PROVIDENCE — A man who told someone that police would never take him alive died Thursday morning after a standoff at his home where he fired “hundreds of rounds” at police officers.
Police officers fired back at Scott MacLean, 61, who was aiming at them from a bedroom window at his home at 25 Denison St. No civilians or officers were hit, but MacLean was found dead inside his home after the exchange of gunfire and a small fire at the house.
“The city of Providence has never experienced an exchange of gunfire like this before,” Commander Thomas Verdi, a veteran of 34 years, told The Boston Globe.
The police had been called to the house at 1:55 a.m. after a relative of MacLean’s said he had assaulted his wife and daughter and drew a gun on his son, said Commissioner Steven M. Paré.
The family told police that MacLean had been in treatment for mental health issues and on medication, but he had been drinking for several days and had become distressed and despondent, Paré said. MacLean also had a lot of ammunition, assorted firearms and assault rifles, he said.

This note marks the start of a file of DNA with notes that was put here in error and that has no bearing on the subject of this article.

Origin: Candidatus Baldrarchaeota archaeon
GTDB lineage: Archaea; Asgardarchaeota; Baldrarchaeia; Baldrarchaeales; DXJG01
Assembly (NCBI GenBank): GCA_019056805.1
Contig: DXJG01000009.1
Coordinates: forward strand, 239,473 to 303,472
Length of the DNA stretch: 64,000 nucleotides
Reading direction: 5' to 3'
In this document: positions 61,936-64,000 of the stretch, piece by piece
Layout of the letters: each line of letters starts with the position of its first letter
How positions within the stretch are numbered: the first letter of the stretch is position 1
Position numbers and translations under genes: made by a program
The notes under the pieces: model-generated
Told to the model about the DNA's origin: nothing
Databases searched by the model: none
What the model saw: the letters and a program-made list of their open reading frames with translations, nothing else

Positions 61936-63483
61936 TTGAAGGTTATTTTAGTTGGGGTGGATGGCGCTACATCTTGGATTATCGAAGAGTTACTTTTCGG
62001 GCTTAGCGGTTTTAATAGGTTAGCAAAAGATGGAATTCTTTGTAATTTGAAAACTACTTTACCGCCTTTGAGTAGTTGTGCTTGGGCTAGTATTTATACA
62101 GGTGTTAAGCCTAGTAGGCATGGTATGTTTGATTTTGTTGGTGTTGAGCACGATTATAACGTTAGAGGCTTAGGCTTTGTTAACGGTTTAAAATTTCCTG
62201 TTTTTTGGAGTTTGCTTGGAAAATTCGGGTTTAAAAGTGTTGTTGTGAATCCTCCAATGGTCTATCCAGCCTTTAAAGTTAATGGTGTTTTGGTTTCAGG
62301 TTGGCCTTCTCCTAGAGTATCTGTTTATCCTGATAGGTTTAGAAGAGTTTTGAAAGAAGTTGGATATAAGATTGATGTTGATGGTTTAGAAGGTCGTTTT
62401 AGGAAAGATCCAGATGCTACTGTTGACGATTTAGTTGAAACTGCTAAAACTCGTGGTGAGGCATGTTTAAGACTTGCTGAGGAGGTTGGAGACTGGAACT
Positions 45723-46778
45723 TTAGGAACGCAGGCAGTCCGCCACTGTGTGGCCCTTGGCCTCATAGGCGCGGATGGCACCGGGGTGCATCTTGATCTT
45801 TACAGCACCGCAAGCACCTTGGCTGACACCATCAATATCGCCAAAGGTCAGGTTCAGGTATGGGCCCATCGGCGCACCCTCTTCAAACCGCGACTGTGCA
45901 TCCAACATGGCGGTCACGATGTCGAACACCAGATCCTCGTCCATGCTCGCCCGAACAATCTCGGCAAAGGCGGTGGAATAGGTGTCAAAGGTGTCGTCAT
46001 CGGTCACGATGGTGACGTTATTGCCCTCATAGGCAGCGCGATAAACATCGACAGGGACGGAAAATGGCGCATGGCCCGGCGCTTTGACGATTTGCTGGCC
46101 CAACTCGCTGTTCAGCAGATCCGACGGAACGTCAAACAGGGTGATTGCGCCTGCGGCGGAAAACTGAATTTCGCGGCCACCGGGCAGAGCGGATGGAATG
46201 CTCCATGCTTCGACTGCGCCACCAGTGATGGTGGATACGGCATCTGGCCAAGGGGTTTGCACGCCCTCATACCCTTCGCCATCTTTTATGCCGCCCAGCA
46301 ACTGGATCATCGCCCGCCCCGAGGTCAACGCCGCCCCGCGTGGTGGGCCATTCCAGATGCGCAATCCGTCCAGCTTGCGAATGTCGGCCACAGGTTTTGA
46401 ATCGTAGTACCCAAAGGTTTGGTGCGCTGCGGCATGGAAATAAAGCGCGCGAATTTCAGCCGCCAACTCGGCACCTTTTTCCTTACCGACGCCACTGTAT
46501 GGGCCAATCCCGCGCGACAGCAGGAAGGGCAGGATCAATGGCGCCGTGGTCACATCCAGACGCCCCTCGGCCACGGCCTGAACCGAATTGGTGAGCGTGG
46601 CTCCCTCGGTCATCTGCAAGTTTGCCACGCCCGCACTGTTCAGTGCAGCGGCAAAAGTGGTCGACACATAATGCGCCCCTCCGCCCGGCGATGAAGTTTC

His wife and children left the house, and MacLean was alone. The police had residents in the surrounding homes evacuated and negotiators spent hours attempting to negotiate with MacLean and get him to leave the house peacefully, Verdi said.
MacLean refused to come out, and “someone told police that he will not be taken alive,” Verdi said.
The state police were called in to assist and brought their BearCat armored tactical vehicle, so police officers could get next to the house safely.